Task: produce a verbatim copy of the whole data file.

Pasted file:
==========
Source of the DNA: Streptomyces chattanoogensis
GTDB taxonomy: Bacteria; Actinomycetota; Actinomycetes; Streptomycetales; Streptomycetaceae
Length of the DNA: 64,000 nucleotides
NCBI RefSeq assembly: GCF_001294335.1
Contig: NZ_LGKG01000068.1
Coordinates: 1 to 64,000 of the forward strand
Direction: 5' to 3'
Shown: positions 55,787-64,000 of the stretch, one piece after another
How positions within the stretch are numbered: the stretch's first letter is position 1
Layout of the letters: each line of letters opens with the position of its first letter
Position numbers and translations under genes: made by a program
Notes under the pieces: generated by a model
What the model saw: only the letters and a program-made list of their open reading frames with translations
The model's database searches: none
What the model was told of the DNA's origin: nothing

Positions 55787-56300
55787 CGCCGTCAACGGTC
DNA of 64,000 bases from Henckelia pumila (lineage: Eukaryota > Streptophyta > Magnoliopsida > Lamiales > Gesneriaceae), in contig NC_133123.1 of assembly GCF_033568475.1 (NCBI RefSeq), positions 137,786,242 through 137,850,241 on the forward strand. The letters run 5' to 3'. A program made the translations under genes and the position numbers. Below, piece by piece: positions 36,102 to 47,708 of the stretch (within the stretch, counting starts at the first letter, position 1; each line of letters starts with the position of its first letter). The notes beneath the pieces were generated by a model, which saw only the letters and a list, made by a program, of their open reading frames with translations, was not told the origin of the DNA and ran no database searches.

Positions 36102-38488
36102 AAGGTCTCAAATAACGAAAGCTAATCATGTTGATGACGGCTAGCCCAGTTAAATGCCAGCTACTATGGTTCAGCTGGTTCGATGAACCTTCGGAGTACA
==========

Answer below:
Source of the DNA: Streptomyces chattanoogensis
GTDB taxonomy: Bacteria; Actinomycetota; Actinomycetes; Streptomycetales; Streptomycetaceae
Length of the DNA: 64,000 nucleotides
NCBI RefSeq assembly: GCF_001294335.1
Contig: NZ_LGKG01000068.1
Coordinates: 1 to 64,000 of the forward strand
Direction: 5' to 3'
Shown: positions 55,787-64,000 of the stretch, one piece after another
How positions within the stretch are numbered: the stretch's first letter is position 1
Layout of the letters: each line of letters opens with the position of its first letter
Position numbers and translations under genes: made by a program
Notes under the pieces: generated by a model
What the model saw: only the letters and a program-made list of their open reading frames with translations
The model's database searches: none
What the model was told of the DNA's origin: nothing

Positions 55787-56300
55787 CGCCGTCAACGGTC
DNA of 64,000 bases from Henckelia pumila (lineage: Eukaryota > Streptophyta > Magnoliopsida > Lamiales > Gesneriaceae), in contig NC_133123.1 of assembly GCF_033568475.1 (NCBI RefSeq), positions 137,786,242 through 137,850,241 on the forward strand. The letters run 5' to 3'. A program made the translations under genes and the position numbers. Below, piece by piece: positions 36,102 to 47,708 of the stretch (within the stretch, counting starts at the first letter, position 1; each line of letters starts with the position of its first letter). The notes beneath the pieces were generated by a model, which saw only the letters and a list, made by a program, of their open reading frames with translations, was not told the origin of the DNA and ran no database searches.

Positions 36102-38488
36102 AAGGTCTCAAATAACGAAAGCTAATCATGTTGATGACGGCTAGCCCAGTTAAATGCCAGCTACTATGGTTCAGCTGGTTCGATGAACCTTCGGAGTACA